National Geographic : 1994 Nov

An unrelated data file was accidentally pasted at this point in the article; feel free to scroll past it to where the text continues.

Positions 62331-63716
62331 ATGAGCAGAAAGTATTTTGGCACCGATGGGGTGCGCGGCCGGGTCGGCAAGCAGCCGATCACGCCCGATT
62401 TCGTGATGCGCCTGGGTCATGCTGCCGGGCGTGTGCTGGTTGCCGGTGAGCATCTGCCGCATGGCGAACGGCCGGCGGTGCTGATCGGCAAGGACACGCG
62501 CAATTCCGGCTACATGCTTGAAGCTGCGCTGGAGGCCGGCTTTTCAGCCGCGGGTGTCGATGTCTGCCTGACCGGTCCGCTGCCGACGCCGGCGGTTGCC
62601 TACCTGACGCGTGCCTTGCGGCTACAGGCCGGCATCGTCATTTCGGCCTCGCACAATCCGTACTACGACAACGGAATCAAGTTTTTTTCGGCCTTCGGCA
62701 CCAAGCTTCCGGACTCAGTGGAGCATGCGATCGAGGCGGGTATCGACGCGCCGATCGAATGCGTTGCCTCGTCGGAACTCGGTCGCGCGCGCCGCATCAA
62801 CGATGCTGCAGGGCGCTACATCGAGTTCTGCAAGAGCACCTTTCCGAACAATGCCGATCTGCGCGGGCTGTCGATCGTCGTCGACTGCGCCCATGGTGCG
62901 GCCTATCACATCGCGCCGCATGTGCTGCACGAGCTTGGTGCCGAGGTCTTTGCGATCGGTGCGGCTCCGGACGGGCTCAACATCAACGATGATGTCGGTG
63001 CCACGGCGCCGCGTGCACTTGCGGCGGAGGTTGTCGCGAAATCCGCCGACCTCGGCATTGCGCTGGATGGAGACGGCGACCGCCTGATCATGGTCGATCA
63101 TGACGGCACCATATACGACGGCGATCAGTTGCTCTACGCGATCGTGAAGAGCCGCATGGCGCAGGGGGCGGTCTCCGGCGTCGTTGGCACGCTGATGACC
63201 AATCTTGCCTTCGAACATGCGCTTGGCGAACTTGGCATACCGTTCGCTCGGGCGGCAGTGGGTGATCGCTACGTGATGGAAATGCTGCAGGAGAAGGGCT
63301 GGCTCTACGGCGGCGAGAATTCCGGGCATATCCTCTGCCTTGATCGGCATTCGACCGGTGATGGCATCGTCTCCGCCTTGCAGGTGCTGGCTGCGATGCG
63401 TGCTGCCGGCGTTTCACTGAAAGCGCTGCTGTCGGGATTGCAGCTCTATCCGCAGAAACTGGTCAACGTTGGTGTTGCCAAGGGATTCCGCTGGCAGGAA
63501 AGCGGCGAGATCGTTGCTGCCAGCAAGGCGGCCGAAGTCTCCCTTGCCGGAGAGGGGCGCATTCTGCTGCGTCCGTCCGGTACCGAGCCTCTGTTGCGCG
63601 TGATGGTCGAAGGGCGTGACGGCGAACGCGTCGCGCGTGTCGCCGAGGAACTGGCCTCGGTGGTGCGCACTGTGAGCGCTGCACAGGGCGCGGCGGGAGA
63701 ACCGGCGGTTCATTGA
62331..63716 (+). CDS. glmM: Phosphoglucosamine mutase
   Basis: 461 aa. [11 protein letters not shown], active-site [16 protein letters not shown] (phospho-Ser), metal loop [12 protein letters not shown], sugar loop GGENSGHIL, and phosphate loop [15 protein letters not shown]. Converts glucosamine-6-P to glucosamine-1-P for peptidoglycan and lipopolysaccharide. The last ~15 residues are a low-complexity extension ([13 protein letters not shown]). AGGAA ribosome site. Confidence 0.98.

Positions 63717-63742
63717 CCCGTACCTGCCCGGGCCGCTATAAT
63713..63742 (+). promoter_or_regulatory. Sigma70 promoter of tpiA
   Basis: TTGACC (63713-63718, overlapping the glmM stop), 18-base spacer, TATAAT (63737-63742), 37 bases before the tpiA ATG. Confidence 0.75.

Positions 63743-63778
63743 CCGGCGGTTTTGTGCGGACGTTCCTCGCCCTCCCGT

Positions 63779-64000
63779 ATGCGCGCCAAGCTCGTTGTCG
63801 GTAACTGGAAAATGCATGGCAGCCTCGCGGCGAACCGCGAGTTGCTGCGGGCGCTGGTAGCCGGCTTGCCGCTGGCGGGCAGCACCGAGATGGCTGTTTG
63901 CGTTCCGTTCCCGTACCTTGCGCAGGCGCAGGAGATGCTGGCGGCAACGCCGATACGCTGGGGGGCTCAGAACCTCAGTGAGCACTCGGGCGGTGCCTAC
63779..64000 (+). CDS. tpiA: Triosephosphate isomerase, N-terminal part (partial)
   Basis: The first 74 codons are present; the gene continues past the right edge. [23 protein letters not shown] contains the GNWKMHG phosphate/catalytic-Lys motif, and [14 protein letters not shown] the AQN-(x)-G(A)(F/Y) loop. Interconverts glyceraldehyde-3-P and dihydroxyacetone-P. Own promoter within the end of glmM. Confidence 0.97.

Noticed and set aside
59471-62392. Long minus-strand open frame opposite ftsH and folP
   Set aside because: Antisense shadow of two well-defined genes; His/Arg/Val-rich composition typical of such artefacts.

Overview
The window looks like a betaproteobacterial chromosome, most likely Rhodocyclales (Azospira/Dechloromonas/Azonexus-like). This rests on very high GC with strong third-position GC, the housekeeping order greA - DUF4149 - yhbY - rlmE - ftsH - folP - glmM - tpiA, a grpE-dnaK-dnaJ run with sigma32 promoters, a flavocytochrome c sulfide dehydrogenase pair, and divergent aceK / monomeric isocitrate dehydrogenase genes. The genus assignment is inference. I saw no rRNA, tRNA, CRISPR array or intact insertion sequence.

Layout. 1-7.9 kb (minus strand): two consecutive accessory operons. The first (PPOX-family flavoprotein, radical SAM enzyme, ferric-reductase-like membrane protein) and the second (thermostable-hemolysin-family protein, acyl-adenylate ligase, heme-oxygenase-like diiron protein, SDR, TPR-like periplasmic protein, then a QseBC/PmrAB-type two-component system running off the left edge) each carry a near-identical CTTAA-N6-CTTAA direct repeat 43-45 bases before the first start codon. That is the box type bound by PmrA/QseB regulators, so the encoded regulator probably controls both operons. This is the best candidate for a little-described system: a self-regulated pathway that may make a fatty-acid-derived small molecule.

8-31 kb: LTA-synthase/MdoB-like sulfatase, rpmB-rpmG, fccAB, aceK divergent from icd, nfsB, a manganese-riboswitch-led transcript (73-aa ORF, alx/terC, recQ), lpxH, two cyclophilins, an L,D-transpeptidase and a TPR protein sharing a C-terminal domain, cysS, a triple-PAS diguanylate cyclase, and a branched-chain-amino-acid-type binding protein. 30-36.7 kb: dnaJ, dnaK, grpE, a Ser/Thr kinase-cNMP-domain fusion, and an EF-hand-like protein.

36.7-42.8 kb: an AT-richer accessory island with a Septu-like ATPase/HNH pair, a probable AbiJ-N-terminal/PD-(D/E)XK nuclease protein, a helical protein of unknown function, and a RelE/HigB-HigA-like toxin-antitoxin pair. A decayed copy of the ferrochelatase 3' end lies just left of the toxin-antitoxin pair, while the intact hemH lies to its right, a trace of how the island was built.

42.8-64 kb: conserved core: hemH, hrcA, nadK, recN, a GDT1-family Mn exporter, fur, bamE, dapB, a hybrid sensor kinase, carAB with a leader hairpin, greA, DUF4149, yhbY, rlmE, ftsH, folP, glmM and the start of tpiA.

Dragging their boat ashore, fishermen in Porto Moniz will face a stiff challenge from better equipped fishing fleets soon to arrive from the Continent. To compete, Madeirans will need to buy bigger boats and stay at sea for weeks, an unpleasant prospect for family men. "They're worried they'll get lonely out there," says one young bachelor. her way to shore aboard one of Duarte Drummond's sailboards. Drummond, a 25-year-old entrepreneur who rents sailboards to tourists, stands beside me. A sturdy young man with a well-developed tan, he wears only a bathing suit and a watch that is set not to local time but an hour ahead, to continental European time. In a voice plummy with confidence, he tells me, "Now is when everything is beginning for the Madeiras. This is the moment when everything is going to take off." Such contrasts are not uncommon in the Madeira Islands, a region of Portugal cast between the Azores and Africa that includes Madeira, Porto Santo, and two groups of uninhabited isles known as the Deser tas and the Selvagens. Thought by romantics to be part of Plato's lost continent of Atlantis, these pristine islands of farmers and fishermen remained virtually unchanged for centuries (maps, page 97). That is until 1974, when a revolution in Lisbon ended 42 years of dictatorship in Portugal and the Madeira Islands. For the first time since the islands were originally inhabited in the 15th century, Madeirans took hold of their own destiny. Losing no time, the newly elected local government mapped out a bold path of economic growth: While aggressively promoting tourism, which today has replaced small-scale farming as the islands' economic main stay, the region also made plans to turn itself into an international center of offshore commerce. Madeiran prosperity was given a vigorous boost in 1986 when Por tugal-and the archipelago along with it-joined the European Com munity, now called the European Union (EU). A cacophony of construction is audible in almost every corner of the main island; half visible through churning clouds of dust are signboards proclaiming yet another project funded by the EU. The regional capital, Funchal, bustles with the kinetic, coin-jangling energy of any European city. Yet with growth have come difficulties. Conflict and contradiction have slowed the process of integration in all parts of the EU-and the Madeira Islands are no exception. Although generous amounts of European money have done much to stoke the engine of the incipient service economy, strict EU directives are transforming agricultural production, which still employs 21 percent of the workforce. While young people have embraced these sudden and dramatic changes, an extremely cautious older generation has, for the most part, been left confused and intimidated by them. But if there is a generational rift among Madeirans, one thing that unites them is their deep and touch ing devotion to their island home. Standing on a hillside in the arid and empty interior of Porto Santo, Maria Emilia Menezes lovingly groomed a calf with a stone. A smiling woman in a straw hat the color of the wheat fields before us, she told me, "Porto Santo is the painting God made." Twenty-five miles away, on Madeira itself, I felt no less close to the divine. Soon after arriving on the island, I set out on a drive along the rugged north coast. The experience, meant to be an exploratory jaunt, turned out to be a motor tour through the morning of creation. In con trast to the spare, dry beauty of Porto Santo, Madeira blooms like a garden. Iridescent waterfalls crash over the treacherously narrow road. Dreamlike flowers glimmer through a mist of rainbows. Exotic fruits dangle from primeval tree limbs.